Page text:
What to know about Topsfield’s Water

What to know about Topsfield’s Water

Topsfield Residents told not to consume the water!

Concern over contaminated drinking water in Topsfield MA reached new levels in October 2020 when the following notice was mailed to all Topsfield Residents: 

PFAS detected in our water

On October 2, 2020, the Massachusetts Department of Environmental Protection (MassDEP) promulgated a new drinking water regulation and maximum contaminant level (MCL) of 20 nanograms per Liter (ng/L) for the sum of six per- and polyfluoroalkyl substances (called PFAS6). An MCL is the maximum permissible level of a contaminant in water which is delivered to any user of a public water system. The Topsfield Water Department has been testing for PFAS monthly since July 2020. Some samples taken during this time frame had slightly elevated levels of PFAS6. We are required to provide these materials to make you aware of the elevated levels so you can make informed decisions about your drinking water. The Topsfield Water Department has not violated the drinking water regulations. A violation occurs when the average of all samples taken during a quarter exceed the MCL of 20 nanograms pper Liter (ng/L) or 20 parts per trillion (ppt). You will receive a formal notice if this occurs

What is PFAS6?

PFAS6 includes pefluorooctanioc acid (PFOA), perfluorooctane sulfonic acid (PFOS), perfluorononanoic acid (PFNA), perfluorohexanesulfonic acid (PFHxS), perfluorodecanoic acid (PFDA) and perfluoroheptanoic acid (PFHpA). PFAS are man-made chemicals that have been used in manufacturing of certain fire-fighting foams, moisture and stain resistant products, and other industrial processes.

What are the health effects of PFAS6?

Some people who drink water containing PFAS6 in excess of the MCL may experience certain adverse effects, including the liver, blood, immune system, thyroid, and fetal development. These PFAS6 may also elevate the risk of certain cancers.

What should I do?

For consumers in a sensitive subgroup (pregnant or nursing women, infants, and people diagnosed by their health care provider to have a compromised immune system) you are advised:

  • Do not consume, drink, or cook with water when the level of PFAS6 is above 20 ng/L.
  • Use bottled water for cooking of foods that absorb water (like pasta).
  • Use bottled water for infant formula or use formula that does not require adding water.

For all other consumers not in a sensitive subgroup – You may continue to consume the water because 20 ng/L value is applicable to a lifetime consuming the water and shorter duration exposures present less risk.

If you have specific health concerns regarding your past exposure, you should see the Center for Disease Control and Prevention’s link below and consult a health professional, such as your doctor.

Steps you can take to reduce your exposure

Consider taking the following steps while we monitor, assess and address PFAS6:

  • For older children and adults (not in a sensitive subgroup), the 20 ng/L value is applicable to a lifetime of consuming the water. For these groups, shorter duration exposures present less risk. However, if you are concerned about your exposure while steps are being taken to assess and address PFAS6 concentrations in the water, use of bottled water (as long as it contains less PFAS6) will reduce your exposure.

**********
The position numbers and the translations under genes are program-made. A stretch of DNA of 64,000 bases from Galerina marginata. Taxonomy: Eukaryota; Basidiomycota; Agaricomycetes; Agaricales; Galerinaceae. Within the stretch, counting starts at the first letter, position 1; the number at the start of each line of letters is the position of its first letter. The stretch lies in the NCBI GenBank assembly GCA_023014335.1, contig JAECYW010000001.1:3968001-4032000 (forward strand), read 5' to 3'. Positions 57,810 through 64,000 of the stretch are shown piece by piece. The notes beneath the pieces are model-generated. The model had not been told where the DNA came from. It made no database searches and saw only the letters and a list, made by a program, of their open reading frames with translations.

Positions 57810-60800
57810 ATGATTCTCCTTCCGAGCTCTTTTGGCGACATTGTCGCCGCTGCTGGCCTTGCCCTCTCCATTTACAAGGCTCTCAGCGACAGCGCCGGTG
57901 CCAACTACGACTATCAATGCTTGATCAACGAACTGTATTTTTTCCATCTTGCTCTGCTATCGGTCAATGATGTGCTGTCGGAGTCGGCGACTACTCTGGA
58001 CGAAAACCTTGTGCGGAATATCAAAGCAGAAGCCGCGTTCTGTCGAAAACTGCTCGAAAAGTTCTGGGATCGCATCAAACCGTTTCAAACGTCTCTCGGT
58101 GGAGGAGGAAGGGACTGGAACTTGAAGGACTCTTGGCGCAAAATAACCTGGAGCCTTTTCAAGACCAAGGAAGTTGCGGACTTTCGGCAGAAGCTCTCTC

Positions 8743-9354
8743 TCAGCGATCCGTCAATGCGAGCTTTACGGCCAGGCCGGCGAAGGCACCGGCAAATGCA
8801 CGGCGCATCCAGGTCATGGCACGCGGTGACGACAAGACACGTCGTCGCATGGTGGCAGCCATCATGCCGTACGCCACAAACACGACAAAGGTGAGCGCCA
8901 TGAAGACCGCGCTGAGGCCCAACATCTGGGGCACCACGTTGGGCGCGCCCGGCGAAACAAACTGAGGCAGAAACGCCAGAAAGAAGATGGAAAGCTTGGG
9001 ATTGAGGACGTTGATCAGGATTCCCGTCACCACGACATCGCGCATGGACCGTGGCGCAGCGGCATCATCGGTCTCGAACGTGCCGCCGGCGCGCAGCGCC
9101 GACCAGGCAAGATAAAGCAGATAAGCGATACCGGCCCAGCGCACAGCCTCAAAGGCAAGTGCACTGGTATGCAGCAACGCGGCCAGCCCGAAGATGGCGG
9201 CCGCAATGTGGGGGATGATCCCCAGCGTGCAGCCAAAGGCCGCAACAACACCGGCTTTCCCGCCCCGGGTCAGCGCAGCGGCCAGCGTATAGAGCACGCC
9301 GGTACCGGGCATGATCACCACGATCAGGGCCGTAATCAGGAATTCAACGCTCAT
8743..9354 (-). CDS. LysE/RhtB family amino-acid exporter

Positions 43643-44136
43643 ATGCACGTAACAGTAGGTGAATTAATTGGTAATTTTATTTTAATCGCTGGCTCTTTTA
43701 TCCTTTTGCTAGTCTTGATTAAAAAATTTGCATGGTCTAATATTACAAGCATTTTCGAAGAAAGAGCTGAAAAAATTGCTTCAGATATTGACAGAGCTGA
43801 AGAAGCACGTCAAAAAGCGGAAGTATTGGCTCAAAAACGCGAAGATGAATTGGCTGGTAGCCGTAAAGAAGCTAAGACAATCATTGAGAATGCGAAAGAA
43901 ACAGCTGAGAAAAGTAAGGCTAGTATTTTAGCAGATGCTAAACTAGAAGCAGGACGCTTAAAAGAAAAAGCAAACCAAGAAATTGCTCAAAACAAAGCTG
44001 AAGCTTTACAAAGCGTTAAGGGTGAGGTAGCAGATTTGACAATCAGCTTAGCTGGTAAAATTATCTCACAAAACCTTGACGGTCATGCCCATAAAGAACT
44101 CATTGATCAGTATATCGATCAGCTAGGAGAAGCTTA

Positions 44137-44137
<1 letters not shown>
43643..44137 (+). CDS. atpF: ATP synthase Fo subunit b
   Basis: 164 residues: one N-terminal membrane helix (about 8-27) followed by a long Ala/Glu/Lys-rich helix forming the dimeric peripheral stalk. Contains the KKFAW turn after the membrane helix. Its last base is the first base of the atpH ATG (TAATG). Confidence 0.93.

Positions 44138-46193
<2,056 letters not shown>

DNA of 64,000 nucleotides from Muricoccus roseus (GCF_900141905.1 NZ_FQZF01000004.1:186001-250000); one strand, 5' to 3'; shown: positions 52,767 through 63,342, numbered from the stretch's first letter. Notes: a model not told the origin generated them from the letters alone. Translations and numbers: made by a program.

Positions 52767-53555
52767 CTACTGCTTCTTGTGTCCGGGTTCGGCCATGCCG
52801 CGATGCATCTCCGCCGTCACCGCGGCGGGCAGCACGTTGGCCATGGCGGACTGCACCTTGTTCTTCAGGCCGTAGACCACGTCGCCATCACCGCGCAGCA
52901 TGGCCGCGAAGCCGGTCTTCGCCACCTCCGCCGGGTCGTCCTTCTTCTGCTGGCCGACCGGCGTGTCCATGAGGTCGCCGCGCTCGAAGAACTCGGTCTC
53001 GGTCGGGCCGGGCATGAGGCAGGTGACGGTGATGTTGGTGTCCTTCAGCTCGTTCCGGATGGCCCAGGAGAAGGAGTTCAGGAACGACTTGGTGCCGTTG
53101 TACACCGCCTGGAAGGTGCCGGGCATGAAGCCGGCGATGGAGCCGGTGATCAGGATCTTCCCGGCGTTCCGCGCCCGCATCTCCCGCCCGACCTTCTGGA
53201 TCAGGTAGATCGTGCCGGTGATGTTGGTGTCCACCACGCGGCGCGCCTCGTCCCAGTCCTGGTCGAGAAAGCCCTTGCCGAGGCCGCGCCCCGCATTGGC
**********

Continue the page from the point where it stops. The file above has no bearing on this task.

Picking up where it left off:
• Home water treatment systems that are certified to remove PFAS by an independent testing group such as NSF, UL or the Water Quality Association may be effective in treating the water. These include point-of-entry systems, which will treat all the water entering a home, or point-of-use devices, which treat water where it is used, such as a faucet. 

Notices such as these are helpful in that they bring specific concerns to residents and suggest concrete action. However, they may also imply that the identified contaminant is the only thing in the water to worry about when often it’s not. 

We know very little about what is in our drinking water and the government does not require testing/reporting for many compounds already banned in other parts of the world including the EU.

Very little regulation exists for what is allowed to be landfilled. Think about all the chemical cleaners, paints and degreasers that end up in our local landfills from your home alone.  Eventually all of these chemicals make their way into the groundwater, it’s just a matter of time. If you also consider the pharmaceutical hormones that accumulate in the water system as they are excreted in urine and recycled back into the water system, it can get overwhelming.

The water departments of almost every town can be depended upon to deliver highly disinfected water to your home and test periodically against a very short list of potential contaminants. Disinfecting may kill bacteria and viruses but leave behind other, more toxic compounds. Water departments aren’t responsible for what is still being buried in the ground. They are required to disinfect the water according to EPA standards, and can’t afford the extremely high-cost water infrastructure/treatment upgrades that are needed.  In the years to come it’s likely that the town of Topsfield will build the infrastructure necessary to treat the water for PFAS, however since almost everything concerning the end-quality of your water is beyond the control of any water department, it is a good time to educate yourself about how you can have healthy water in your home.  

The good news is that effective and efficient systems are readily available to treat your water from TrueWaterQuality and other local water quality experts. 

For more information about PFAS click here.

If you’d like to learn more about water quality in your area, or you’d like to schedule your free water consultation please contact us: call 978-212-9191 or email.

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